Amid melting glaciers, rising waters, and spreading droughts, Earth has ceased to tolerate our pretense of mastery over it. But how can we confront climate change when political crises keep exploding in the present? Noted ecotheologian and feminist philosopher of religion Catherine Keller reads the feedback loop of political and ecological depredation as secularized apocalypse. Carl Schmitt's political theology of the sovereign exception sheds light on present ideological warfare; racial, ethnic, economic, and sexual conflict; and hubristic anthropocentrism. If the politics of exceptionalism are theological in origin, she asks, should we not enlist the world's religious communities as part of the resistance? Keller calls for dissolving the opposition between the religious and the secular in favor of a broad planetary movement for social and ecological justice. When we are confronted by populist, authoritarian right wings founded on white male Christian supremacism, we can counter with a messianically charged, often unspoken theology of the now-moment, calling for a complex new public. Such a political theology of the earth activates the world's entangled populations, joined in solidarity and committed to revolutionary solutions to the entwined crises of the Anthropocene.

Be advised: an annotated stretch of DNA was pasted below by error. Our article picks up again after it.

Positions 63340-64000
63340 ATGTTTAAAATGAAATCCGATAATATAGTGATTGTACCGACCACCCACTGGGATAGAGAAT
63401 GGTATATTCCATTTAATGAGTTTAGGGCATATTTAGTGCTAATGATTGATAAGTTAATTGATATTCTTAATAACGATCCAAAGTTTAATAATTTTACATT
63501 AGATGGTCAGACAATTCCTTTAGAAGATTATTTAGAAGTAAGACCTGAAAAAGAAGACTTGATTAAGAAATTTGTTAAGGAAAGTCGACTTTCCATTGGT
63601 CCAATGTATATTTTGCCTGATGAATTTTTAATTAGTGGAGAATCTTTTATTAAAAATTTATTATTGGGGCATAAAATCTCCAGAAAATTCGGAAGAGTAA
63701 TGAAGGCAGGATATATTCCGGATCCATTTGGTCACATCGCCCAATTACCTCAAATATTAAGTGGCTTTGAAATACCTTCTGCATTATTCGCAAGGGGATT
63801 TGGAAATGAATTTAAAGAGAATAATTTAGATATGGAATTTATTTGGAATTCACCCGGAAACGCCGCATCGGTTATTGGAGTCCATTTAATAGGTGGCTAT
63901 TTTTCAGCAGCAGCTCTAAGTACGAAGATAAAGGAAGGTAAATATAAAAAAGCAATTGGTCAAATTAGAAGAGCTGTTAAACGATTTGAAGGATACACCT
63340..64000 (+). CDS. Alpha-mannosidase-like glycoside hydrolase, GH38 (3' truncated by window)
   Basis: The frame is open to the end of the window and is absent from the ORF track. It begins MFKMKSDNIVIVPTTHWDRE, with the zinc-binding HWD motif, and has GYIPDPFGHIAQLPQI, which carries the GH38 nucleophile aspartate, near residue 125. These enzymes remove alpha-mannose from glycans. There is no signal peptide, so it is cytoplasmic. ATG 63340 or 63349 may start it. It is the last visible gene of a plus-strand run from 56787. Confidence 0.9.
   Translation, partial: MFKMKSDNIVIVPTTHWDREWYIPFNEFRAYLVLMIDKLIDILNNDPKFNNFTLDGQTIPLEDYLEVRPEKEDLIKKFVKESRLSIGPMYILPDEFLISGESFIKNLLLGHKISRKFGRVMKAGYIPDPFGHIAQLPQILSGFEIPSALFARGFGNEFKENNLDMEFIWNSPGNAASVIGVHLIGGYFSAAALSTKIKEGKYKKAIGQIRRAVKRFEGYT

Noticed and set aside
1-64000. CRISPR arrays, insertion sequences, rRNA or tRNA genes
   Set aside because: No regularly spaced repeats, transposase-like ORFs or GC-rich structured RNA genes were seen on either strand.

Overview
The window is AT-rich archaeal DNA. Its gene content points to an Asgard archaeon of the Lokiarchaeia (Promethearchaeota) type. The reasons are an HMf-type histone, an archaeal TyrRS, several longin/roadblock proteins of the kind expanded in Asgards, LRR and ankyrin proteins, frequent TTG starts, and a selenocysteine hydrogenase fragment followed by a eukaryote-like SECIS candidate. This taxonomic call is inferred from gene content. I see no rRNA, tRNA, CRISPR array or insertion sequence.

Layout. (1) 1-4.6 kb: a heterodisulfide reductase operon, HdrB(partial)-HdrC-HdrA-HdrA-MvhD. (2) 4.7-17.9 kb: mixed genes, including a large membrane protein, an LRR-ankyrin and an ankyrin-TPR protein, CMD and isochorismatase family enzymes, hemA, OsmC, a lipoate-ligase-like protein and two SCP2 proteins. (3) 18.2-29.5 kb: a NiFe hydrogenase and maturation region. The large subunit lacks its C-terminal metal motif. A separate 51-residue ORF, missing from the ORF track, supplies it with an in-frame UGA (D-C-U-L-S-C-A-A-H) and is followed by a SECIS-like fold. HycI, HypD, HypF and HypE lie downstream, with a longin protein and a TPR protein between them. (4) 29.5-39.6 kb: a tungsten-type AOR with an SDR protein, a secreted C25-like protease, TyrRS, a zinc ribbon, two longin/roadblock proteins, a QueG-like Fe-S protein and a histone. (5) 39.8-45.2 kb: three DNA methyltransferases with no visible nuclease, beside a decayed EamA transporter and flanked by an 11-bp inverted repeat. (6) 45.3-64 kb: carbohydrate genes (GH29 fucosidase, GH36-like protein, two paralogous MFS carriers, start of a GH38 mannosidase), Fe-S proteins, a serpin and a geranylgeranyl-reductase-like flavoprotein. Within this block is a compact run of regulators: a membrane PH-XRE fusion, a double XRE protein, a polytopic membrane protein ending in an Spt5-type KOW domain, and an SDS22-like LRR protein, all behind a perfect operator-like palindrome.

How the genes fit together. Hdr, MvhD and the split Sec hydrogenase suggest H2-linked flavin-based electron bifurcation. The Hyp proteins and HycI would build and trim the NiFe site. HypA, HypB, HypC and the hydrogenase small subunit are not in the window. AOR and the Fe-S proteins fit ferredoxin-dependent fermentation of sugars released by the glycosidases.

""Designs on Nature" is a brilliant book that represents a major contribution to a vast and growing literature on biotechnology and bioethics. Professor Jasanoff tackles a complex topic with ease and humor that will appeal to students, scholars, and decision makers. There is nothing else available that comes close to her rich and detailed analysis."--Paulette Kurzer, University of Arizona, author of "Markets and Moral Regulation"
"Jasanoff provides an excellent guide to the public and political issues arising from biotechnology while also addressing the wider context of scientific governance and what has become known as the 'public understanding of science.' She makes a powerful and persuasive case both for the social and political significance of biotechnology and for a specific form of scholarly analysis that is both theoretically informed and empirically aware. Highly readable and very informative for those who have little background knowledge of these issues (and indeed for those with substantial background), this book will become the standard text on the political management of biotechnology and the politics of science and technology more broadly."--Alan Irwin, University of Liverpool, author of "Sociology and the Environment and Citizen Science"